I recently had the opportunity to work with a company that had a long sales and construction process. In their industry it generally took three months to complete the process, but with this company they knew it was taking much longer. They were challenged to even measure what their cycle time was with any degree of accuracy. To rectify this, they decided to implement a business process management (BPM) workflow tool.
As a business analyst, this afforded me an interesting opportunity to go much further into the software delivery pipeline than I normally do. What’s interesting about most BPM tools is they are based off models, many of which can be created by anyone with some minor training and some familiarity with the underlying models. In the case of the tool my customer deployed, it was very straightforward to take our process flows and implement them directly in the tool. It wasn’t a complete one-to-one mapping between our process flows and the tool. Since the process flows in the tool generally connected screens, there were steps in our business process flow that were collapsed to a single screen. We organized our business rules in Team Foundation Server (TFS) around each step/screen, and this made it quite straightforward to simply code our way through the process. This worked well enough that we were able to implement the first application in 2 weeks, to the great astonishment of our business partners!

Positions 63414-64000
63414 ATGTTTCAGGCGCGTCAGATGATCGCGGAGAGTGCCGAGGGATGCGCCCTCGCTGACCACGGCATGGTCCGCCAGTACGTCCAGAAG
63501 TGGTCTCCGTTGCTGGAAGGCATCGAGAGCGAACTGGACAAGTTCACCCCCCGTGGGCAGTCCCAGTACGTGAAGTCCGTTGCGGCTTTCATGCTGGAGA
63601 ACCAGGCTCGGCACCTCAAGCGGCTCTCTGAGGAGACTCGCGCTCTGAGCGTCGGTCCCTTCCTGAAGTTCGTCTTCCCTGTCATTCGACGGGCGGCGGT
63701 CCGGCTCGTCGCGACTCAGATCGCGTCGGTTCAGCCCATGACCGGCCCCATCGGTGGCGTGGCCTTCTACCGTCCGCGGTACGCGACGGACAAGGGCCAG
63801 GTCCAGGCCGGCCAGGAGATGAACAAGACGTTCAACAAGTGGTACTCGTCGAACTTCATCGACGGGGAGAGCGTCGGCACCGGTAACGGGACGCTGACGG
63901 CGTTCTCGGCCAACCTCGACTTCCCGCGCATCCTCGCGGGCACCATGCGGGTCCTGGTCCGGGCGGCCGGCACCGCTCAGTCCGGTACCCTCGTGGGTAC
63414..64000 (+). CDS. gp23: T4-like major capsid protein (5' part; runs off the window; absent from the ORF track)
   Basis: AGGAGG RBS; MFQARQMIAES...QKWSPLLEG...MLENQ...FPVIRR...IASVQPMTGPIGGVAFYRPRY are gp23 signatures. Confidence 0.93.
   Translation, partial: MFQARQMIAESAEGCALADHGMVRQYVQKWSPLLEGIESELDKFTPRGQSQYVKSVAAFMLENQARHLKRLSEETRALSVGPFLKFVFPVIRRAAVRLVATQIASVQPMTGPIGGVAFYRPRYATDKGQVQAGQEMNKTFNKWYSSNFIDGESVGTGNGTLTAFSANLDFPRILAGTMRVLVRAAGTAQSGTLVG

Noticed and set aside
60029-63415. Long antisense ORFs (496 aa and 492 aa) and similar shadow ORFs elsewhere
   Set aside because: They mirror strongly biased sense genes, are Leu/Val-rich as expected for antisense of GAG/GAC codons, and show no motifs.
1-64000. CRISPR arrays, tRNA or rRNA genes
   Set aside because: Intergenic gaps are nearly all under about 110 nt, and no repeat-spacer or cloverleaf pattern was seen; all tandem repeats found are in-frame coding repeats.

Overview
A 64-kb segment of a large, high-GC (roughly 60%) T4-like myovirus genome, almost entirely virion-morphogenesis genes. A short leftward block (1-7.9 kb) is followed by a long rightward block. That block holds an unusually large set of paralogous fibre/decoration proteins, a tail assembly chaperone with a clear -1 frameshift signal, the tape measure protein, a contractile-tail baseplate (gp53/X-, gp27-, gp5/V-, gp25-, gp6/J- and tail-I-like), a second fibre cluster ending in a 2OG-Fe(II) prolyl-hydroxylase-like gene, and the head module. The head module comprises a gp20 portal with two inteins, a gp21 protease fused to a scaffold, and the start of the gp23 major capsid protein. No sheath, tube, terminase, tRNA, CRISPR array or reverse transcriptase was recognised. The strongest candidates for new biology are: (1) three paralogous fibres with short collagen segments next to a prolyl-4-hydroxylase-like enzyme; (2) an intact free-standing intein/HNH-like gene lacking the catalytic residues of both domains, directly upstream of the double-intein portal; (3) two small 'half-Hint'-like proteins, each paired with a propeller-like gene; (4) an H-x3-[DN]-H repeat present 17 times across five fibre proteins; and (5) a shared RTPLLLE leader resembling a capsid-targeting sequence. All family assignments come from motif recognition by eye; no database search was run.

The nice thing about BPM tools is they are already speaking the BA language. There are natural mappings between any number of Requirements Modeling Language (RML) models (Org Charts, Business Data Diagram, Process Flow, System Flow) and specific definable models in the tools. This is nice, because it allows BA’s who may not be formally trained developers to actually implement portions of the solution. BPM tools aren’t “code free”, but they are certainly “code light” with some exceptions at the interfaces of the system.
Of course the downside to BPM tools is the tools that they give BA’s also form the “boundaries” of what you can do easily with the systems. The further you stray from convention, the more development work you’ll need to do in order to fight the framework.